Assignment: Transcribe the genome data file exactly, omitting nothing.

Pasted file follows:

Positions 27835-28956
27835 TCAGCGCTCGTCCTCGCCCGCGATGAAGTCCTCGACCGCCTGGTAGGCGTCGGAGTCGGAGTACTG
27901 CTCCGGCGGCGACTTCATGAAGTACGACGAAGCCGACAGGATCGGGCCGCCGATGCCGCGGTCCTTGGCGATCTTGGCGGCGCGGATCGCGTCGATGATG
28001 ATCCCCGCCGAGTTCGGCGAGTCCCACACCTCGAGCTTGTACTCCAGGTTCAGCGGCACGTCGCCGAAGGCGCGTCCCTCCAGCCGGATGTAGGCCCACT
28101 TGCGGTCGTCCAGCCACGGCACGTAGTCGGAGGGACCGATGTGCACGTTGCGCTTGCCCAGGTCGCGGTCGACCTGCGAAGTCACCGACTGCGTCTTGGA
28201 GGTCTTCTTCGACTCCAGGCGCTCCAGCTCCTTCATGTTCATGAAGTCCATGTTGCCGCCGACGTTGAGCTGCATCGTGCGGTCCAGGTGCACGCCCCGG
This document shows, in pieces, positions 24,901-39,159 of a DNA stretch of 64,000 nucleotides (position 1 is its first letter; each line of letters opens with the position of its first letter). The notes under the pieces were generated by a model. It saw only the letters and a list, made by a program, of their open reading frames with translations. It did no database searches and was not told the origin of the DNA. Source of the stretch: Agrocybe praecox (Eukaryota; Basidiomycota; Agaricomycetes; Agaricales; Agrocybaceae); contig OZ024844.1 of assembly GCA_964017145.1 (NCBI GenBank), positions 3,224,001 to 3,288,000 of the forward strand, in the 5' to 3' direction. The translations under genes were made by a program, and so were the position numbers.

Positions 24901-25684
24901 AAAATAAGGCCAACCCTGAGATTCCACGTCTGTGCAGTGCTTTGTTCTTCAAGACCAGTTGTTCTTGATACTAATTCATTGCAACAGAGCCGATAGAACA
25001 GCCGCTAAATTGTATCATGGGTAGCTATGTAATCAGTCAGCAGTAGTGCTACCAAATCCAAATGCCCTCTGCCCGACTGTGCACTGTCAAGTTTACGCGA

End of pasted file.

Positions 27835-28956
27835 TCAGCGCTCGTCCTCGCCCGCGATGAAGTCCTCGACCGCCTGGTAGGCGTCGGAGTCGGAGTACTG
27901 CTCCGGCGGCGACTTCATGAAGTACGACGAAGCCGACAGGATCGGGCCGCCGATGCCGCGGTCCTTGGCGATCTTGGCGGCGCGGATCGCGTCGATGATG
28001 ATCCCCGCCGAGTTCGGCGAGTCCCACACCTCGAGCTTGTACTCCAGGTTCAGCGGCACGTCGCCGAAGGCGCGTCCCTCCAGCCGGATGTAGGCCCACT
28101 TGCGGTCGTCCAGCCACGGCACGTAGTCGGAGGGACCGATGTGCACGTTGCGCTTGCCCAGGTCGCGGTCGACCTGCGAAGTCACCGACTGCGTCTTGGA
28201 GGTCTTCTTCGACTCCAGGCGCTCCAGCTCCTTCATGTTCATGAAGTCCATGTTGCCGCCGACGTTGAGCTGCATCGTGCGGTCCAGGTGCACGCCCCGG
This document shows, in pieces, positions 24,901-39,159 of a DNA stretch of 64,000 nucleotides (position 1 is its first letter; each line of letters opens with the position of its first letter). The notes under the pieces were generated by a model. It saw only the letters and a list, made by a program, of their open reading frames with translations. It did no database searches and was not told the origin of the DNA. Source of the stretch: Agrocybe praecox (Eukaryota; Basidiomycota; Agaricomycetes; Agaricales; Agrocybaceae); contig OZ024844.1 of assembly GCA_964017145.1 (NCBI GenBank), positions 3,224,001 to 3,288,000 of the forward strand, in the 5' to 3' direction. The translations under genes were made by a program, and so were the position numbers.

Positions 24901-25684
24901 AAAATAAGGCCAACCCTGAGATTCCACGTCTGTGCAGTGCTTTGTTCTTCAAGACCAGTTGTTCTTGATACTAATTCATTGCAACAGAGCCGATAGAACA
25001 GCCGCTAAATTGTATCATGGGTAGCTATGTAATCAGTCAGCAGTAGTGCTACCAAATCCAAATGCCCTCTGCCCGACTGTGCACTGTCAAGTTTACGCGA